Angie and the Deserters – Blood Like Wine

Angie and the Deserters – Blood Like Wine 


This is rough and ready music for passionate people. Angie and the Deserters won’t let you set on the fence – they win listeners over with a rare combination of intelligence, torrid emotion, and outright musical virtuosity. The songwriting on their latest release, Blood Like Wine, is smart without ever flying over the head of its intended audience, but it also does an excellent job of capturing the intensity of the lives lived out in vocalist Angie Bruyere’s lyrical content. The band is obviously top shelf in every way, but much like the lyrical content, their obviously extensive skill set never gets in the way of their central mandate – communicating and moving their audiences in some small, but significant, way. Bruyere’s vocals are key to this and the production does an excellent job without ever losing the important musical adventure going on around her. It’s an EP and, naturally, a relatively brief collection, but it accomplishes much in a condensed amount of space.  

“Country Radio” grabs your attention and Blood Like Wine never lets go from that point on. Bruyere’s voice commands immediate notice. She rises and falls, alters her timber, and shows an astonishing flexibility for filling the vocal space with a veritable potpourri of emotion. The guitars have a sharp edge, but they never entirely abandon warmth in favor of an aggressive musical thrust. There’s a much softer edge displayed on the release’s second song, “Smile”. It’s a traditional country ballad shorn of the strings and predictable changes often heard in the work of lessers. In the hands of Angie and the Deserters, a ballad offers them the chance to explore different textures and strike emotional chords in distinctly different ways. “The Gift” illustrates similar skills, but it turns on their willingness to play some with their musical formulas. The tempo is quite different from anything else on the album, almost shadowy, and it gives the entry a completely different character compared to the other songs. Angie Bruyere delivers one of her best vocals on the album.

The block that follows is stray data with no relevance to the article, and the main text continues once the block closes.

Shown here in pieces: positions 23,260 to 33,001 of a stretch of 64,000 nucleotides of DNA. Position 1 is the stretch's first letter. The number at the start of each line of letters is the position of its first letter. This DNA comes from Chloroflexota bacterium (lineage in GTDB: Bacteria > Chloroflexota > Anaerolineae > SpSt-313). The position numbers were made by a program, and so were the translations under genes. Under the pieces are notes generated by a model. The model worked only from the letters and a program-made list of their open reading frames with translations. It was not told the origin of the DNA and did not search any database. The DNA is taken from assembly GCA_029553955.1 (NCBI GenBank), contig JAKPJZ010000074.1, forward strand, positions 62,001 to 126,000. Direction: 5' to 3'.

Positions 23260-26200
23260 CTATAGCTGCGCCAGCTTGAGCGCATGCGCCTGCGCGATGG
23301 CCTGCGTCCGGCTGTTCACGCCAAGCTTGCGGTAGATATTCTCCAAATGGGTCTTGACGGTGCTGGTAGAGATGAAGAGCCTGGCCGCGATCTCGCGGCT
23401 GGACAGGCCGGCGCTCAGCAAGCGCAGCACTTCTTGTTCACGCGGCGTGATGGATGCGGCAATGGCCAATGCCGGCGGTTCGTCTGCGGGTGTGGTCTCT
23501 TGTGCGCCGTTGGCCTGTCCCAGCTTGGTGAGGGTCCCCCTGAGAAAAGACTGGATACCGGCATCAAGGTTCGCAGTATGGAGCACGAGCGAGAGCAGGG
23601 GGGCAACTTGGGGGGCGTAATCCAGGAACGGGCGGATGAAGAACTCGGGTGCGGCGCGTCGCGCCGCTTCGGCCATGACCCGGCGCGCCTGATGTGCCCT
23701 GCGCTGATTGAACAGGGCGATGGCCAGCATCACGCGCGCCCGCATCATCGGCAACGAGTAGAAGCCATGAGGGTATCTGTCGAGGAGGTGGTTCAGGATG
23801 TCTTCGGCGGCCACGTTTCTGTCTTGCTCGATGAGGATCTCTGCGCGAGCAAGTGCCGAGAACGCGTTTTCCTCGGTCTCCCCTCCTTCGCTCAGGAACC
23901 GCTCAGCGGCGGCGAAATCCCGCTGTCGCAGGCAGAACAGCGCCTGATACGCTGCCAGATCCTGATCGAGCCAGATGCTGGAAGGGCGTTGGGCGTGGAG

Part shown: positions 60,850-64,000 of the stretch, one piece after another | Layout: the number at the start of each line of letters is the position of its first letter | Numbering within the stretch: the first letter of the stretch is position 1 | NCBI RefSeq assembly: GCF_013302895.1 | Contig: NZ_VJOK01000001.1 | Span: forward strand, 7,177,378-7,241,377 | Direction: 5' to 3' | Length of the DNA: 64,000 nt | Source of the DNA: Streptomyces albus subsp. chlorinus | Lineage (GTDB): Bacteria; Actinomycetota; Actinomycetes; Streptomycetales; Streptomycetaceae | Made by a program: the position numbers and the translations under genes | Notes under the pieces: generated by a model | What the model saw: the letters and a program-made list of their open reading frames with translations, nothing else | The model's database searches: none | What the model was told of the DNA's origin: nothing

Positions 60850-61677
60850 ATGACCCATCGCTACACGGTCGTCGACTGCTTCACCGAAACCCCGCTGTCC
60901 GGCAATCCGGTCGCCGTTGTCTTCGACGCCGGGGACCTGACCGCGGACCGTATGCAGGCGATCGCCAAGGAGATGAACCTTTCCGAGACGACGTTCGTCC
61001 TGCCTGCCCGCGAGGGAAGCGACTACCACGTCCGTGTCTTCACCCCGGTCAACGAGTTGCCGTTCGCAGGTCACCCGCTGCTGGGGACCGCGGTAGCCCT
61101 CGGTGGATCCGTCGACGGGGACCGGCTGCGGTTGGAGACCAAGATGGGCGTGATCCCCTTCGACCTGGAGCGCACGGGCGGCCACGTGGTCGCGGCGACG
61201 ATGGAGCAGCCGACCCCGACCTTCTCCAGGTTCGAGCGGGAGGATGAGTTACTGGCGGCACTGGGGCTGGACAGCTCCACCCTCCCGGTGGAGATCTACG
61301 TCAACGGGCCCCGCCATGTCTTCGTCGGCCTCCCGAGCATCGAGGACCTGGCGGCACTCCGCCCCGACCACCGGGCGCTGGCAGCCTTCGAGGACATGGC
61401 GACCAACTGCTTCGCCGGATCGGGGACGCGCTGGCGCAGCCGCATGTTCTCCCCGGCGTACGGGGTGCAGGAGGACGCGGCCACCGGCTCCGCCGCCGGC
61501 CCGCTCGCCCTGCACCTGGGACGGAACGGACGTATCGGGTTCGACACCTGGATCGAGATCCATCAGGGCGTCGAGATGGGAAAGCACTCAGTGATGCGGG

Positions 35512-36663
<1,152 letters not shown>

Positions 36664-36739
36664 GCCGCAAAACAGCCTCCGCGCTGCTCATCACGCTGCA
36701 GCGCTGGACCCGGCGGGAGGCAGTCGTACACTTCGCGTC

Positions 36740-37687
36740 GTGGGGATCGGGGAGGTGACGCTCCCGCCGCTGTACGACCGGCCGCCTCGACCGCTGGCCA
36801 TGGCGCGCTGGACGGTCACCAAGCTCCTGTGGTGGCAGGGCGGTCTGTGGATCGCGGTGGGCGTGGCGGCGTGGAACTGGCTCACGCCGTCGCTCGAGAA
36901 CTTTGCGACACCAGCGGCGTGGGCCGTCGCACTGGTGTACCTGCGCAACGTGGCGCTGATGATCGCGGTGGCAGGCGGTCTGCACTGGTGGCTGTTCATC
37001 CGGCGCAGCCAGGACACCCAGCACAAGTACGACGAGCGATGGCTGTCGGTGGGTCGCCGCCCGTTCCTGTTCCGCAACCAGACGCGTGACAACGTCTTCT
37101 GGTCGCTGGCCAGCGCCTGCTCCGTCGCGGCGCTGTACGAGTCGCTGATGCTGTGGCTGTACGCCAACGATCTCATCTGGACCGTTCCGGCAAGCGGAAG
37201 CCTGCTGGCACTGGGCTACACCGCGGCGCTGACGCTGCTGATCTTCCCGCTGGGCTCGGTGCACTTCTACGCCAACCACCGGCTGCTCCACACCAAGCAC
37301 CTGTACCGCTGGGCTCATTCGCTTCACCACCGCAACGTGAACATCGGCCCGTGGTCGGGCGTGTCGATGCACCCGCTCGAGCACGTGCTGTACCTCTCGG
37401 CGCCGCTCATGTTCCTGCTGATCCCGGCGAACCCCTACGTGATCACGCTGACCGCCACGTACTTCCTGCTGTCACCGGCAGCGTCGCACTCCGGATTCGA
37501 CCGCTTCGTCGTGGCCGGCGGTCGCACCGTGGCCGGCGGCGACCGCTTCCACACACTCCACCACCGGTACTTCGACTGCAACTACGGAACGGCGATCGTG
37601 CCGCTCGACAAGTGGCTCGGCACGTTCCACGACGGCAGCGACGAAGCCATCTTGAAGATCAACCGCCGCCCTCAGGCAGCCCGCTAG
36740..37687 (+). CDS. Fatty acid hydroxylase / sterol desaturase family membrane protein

“Ain’t Goin’ Down” promises, based on title alone, a return to the principals at work during the first song. Instead, the band prefers a more considered approach and takes their time arriving at a similar musical destination. Bruyere’s vocal is confident and assured without ever sounding brash. The final song, “Don’t Cry”, builds on the potential heard in the song before and reaches even higher for creating a lasting work. The melodic strengths are considerable and will draw listeners in from the first seconds on. It ends Blood Like Wine on a wholly appropriate note. 

This is the future of R&B and country embodied in band form. Angie and the Deserters are firmly grounded in the modern era with attitude to spare, but they also prove themselves to be supreme interpreters of an art form long since demoted in our mainstream culture. It has an eternal appeal, however, and a release like this taps into those ever present virtues while still remaining fiercely original.  

9 out of 10 stars.  


Bradley Johnson

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